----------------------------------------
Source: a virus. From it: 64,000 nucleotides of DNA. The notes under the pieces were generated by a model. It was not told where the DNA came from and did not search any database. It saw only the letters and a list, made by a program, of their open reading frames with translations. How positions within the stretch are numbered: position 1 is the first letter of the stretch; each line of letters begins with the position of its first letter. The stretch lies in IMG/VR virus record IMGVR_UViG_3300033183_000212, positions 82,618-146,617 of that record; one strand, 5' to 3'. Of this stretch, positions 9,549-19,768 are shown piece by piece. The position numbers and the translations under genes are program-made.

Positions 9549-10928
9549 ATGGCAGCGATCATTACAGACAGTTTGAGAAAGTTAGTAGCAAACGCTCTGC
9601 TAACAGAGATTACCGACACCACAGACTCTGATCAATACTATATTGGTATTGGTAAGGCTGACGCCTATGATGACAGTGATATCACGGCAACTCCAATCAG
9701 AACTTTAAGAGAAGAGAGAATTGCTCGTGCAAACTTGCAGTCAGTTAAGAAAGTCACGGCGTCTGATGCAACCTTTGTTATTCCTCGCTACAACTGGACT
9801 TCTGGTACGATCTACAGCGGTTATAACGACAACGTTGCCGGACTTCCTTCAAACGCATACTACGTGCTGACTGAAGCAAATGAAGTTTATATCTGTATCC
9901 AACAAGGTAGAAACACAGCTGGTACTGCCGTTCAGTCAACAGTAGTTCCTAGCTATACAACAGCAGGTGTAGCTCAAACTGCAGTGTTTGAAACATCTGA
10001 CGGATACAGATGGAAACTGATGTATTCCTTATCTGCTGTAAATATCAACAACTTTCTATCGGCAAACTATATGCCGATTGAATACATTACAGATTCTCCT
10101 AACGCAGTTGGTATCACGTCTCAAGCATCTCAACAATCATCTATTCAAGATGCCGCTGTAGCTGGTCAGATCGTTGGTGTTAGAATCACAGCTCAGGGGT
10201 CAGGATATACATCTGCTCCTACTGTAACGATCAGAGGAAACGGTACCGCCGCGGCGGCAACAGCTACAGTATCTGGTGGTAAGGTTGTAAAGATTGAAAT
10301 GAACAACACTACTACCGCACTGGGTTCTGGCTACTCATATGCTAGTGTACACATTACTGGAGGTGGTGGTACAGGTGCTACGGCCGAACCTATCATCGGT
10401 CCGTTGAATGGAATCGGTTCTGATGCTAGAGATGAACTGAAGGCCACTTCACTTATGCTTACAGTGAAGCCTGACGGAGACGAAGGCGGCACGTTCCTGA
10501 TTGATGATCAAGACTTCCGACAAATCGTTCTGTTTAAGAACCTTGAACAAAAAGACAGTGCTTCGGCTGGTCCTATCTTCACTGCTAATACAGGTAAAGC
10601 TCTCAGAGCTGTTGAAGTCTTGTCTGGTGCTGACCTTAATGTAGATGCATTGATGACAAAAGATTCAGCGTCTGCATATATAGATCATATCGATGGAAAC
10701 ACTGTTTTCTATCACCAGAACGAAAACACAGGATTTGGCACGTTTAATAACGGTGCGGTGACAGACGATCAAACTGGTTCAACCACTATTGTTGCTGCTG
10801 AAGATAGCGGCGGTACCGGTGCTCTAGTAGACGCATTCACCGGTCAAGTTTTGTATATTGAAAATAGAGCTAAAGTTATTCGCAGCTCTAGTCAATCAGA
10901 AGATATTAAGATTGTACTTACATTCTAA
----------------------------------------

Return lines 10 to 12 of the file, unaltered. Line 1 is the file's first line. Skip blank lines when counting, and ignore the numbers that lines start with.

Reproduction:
10201 CAGGATATACATCTGCTCCTACTGTAACGATCAGAGGAAACGGTACCGCCGCGGCGGCAACAGCTACAGTATCTGGTGGTAAGGTTGTAAAGATTGAAAT
10301 GAACAACACTACTACCGCACTGGGTTCTGGCTACTCATATGCTAGTGTACACATTACTGGAGGTGGTGGTACAGGTGCTACGGCCGAACCTATCATCGGT
10401 CCGTTGAATGGAATCGGTTCTGATGCTAGAGATGAACTGAAGGCCACTTCACTTATGCTTACAGTGAAGCCTGACGGAGACGAAGGCGGCACGTTCCTGA